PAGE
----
One of the spectacular achievements of democratic South Africa is the extent to which issues of gender and the role of women had assumed prominence in the public conversation. Too much of this is still only on the rhetorical level, but the fact that few people in our society can claim ideological ignorance or innocence in this matter, is largely due to the consistent and persistent pressure of women.
Today we speak of the ideals of South African society as being non-sexist as much as non-racial. We should not underestimate the fundamental significance of that change in our societal idiom. No longer are we allowed to put the national question above gender issues; in fact, we are no longer allowed to think of the national question as something apart from the role and place of women in society.
As I have said: much still needs to be done to fully realize the noble ideals of gender equality contained in our Constitution and in our pronouncements. However, we can celebrate the firm foundations that have been laid. And these have come about not through the favors and generosity of men; but through the struggles and pressures women have brought to bear on our thinking and ways of doing. For that we salute you, because through that you not only improved the lot of women but you helped to liberate all of us. You have helped to make our society, at least in its rhetoric and stated intentions, a more progressive and caring one.
It is now for all of us to redouble our efforts and our commitment to collectively ensure broad-based gender sensitivity and real life practices of gender equality.
Too many women continue to bear the brunt of social and economic deprivation, in the rural as well as urban areas. Domestic violence, rape, abuse of women remain disgraceful blots on the reputation of a country that is called a miracle nation in other respects. The suffering of children invariably impacts more greatly on women than on men.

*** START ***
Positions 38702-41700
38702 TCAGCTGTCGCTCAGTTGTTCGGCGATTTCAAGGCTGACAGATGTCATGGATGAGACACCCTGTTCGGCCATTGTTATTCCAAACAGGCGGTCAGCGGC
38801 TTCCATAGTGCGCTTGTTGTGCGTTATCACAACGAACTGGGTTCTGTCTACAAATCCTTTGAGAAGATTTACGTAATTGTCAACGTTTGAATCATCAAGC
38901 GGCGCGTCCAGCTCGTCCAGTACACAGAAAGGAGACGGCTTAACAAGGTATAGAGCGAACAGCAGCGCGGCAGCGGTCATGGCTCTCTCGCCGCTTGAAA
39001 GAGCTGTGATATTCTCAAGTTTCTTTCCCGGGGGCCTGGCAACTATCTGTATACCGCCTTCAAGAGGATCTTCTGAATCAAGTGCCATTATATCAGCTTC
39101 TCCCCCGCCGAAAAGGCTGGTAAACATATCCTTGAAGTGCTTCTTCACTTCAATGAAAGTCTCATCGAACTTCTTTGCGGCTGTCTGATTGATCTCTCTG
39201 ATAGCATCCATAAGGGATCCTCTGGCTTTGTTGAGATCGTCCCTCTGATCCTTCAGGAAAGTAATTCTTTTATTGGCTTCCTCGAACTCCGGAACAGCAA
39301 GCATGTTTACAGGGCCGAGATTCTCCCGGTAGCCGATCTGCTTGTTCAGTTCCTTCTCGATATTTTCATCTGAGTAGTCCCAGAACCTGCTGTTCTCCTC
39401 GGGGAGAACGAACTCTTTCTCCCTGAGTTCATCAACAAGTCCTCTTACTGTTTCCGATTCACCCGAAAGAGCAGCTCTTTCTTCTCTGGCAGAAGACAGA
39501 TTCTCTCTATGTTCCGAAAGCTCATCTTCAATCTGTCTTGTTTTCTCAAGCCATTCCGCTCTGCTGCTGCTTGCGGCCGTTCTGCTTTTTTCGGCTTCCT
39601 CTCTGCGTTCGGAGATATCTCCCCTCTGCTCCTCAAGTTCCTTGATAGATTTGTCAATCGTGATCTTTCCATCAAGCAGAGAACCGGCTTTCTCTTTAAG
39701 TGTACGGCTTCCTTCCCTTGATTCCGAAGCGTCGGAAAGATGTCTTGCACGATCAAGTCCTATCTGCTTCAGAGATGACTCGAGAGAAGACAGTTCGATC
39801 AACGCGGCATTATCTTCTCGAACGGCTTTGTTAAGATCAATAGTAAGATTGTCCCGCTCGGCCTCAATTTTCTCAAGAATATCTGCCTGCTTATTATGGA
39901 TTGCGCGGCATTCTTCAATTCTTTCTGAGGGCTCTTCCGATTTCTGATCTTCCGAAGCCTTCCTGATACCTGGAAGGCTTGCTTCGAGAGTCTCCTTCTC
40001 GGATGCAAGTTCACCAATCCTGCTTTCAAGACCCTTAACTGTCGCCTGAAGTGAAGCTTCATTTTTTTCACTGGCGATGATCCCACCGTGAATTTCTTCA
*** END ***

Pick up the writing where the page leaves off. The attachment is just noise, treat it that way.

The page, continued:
You, the women of our nation, have been an inspiration to us, showing us the way towards a more humane and caring society. We owe it to you – and to our collective selves – to build a society where women genuinely share equally in the social, economic and cultural fruits of society. (Source: nelsonmandela.org)
There is still much to be done to help raise up the women of the world into places of dignity, safety, and opportunity. I am grateful for the challenge. I am grateful for being a woman from South Africa.
Remember that you are the master of your fate. Are you grateful for the challenge that living your life on purpose calls you to be?
The Specials – Nelson Mandela
Sue Levy is the founder of the South African Just Pursue It Blog and Inspirational Women Initiative. She’s a motivational writer and media designer, who is obsessed with everything inspirational with a hint of geek. She thrives on teaching women how to be brave and take big chances on themselves. You can find Sue on her Twitter page @Sue_Levy.